Sunday, July 24, 2011

Five of Cups

A robed figure stands alone, his head is hanging low, and his shoulders bear the burden of loss. Before him lies a river, impassable except for a single distant bridge. The bridge leads to the other side on which we can see a castle and green trees & lawn. He however is isolated, surrounded only by 5 cups; 2 upright and 3 that have been knocked over, spilling their contents onto the barren earth he stands on.

This is a card of loss, sorrow and isolation. However, all is not lost, there are still 2 upright cups positioned behind the robed figure. Unfortunately he does not seem to notice them as his focus is directed on what he has lost – namely the 3 overturned cups. If only he would lift his head a little from the weight of his sorrow, he would notice the bridge to his right. Being positioned to the right of the traveller we know that it lies in his future, as opposed to the overturned cups that lay to his left and thus in his past.

The bridge shows that there is a way out of this pain and suffering. A way to overcome this sense of loss. It offers the robed figure a means by which he can reconnect with the other side, the side where the castle stands, strong and secure. But, in order to do this, he must lift his chin, leave his past behind him, turn to the future and cross the bridge.

In life we all have reason and opportunity to occasionally indulge in a bit of self pity, often  for a little longer than necessary. Like the robed figure on the 5 of Cups we too all to often focus only on what was lost on such occasions, and seldom on what might be gained. Yet, sometimes we can change the course of our own future histories, if only we’d consider what may be gained.

Rome had been divided amongst 3 leaders, Julius Caesar was one of them. Because Ceasar became very popular with the common people of Rome the other two became jealous of him.  They forced Ceasar into a situation where he had very few choices; he could continue to suffer humiliation and abuse at their hands thereby playing the victim, or he could do the unthinkable, he could cross the river that divided Gaul and Italy – called the Rubicon river with his soldiers to confront his enemies. He knew that once he and his men had crossed the river, history would be forever changed, it was an act that could not have been anticipated or undone. This was not a decision that Caesar made lightly. Caesar understood that a critical decision confronted him as he looked out over the river Rubicon, which formed the frontier between Gaul and Italy. He turned to his soldiers remarking “we may still draw back, but once across that little bridge, we shall have to fight it out.” Caesar and his men saw an apparition that snatched a trumpet from one of his trumpeters, ran down to the river, blew a thunderous blast, and crossed over.  Caesar exclaimed: “Let us accept this as a sign from the Gods, and follow where they beckon, in vengeance on our double-dealing enemies. The die is cast”’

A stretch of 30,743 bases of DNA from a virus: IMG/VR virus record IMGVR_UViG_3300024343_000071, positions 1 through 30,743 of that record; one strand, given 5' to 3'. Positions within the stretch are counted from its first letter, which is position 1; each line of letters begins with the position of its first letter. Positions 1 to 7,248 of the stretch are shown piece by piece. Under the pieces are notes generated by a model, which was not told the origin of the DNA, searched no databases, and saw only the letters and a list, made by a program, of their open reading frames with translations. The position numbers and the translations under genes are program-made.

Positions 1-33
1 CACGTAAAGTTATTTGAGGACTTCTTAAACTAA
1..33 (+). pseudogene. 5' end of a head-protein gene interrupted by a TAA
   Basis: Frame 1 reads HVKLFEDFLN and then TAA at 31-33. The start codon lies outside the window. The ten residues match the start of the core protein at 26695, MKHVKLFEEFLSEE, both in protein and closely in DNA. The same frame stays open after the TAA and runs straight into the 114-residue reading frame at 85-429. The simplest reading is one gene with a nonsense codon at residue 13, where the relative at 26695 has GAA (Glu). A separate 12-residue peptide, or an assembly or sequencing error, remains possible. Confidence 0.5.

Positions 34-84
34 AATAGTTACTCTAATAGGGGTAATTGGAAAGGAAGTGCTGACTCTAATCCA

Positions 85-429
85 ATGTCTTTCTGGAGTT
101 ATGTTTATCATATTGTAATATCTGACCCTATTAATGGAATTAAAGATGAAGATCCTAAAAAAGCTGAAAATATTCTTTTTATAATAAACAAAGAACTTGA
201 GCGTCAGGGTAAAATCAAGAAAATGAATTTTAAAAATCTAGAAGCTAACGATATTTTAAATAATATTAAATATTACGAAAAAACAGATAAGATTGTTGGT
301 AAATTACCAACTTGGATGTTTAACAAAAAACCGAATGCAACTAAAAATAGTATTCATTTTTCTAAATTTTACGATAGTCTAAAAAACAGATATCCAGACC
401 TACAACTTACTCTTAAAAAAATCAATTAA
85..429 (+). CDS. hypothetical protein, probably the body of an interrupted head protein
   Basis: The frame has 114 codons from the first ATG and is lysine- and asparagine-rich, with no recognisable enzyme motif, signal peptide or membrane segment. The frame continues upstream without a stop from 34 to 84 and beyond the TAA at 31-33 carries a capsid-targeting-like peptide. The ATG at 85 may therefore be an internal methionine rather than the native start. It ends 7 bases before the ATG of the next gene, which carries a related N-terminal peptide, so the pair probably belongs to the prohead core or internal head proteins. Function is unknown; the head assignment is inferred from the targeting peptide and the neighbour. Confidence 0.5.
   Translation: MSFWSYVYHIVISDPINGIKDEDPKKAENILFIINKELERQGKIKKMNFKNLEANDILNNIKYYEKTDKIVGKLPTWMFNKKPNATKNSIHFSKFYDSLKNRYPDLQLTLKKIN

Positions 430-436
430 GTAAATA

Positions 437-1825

To get back to the 5 of Cups card, perhaps the gifts of the upright cups that stand unnoticed behind the figure on the card contain the courage and faith needed to take that step away from self-pity & victimhood.

We all have – within us – the ability to cross the proverbial Rubicon, we have within us the ‘better army’ capable of facing and conquering our enemies  namely self-pity and doubt. We simply need to lift our eyes when drowning in loss and sorrow, and turn our attention to the future rather than the past. We need to pluck up the courage to do as Caesar did and face what – at the time feels like – the impossible. Making a life-changing decision and creating a better future for ourselves…


  1. What an amazing way to explain this card. It made it accessible to different interpretations that I have had before.


  2. Thanks for your feedback Witchbladesa. I am so pleased that my interpretations have opened new and fresh ideas to you.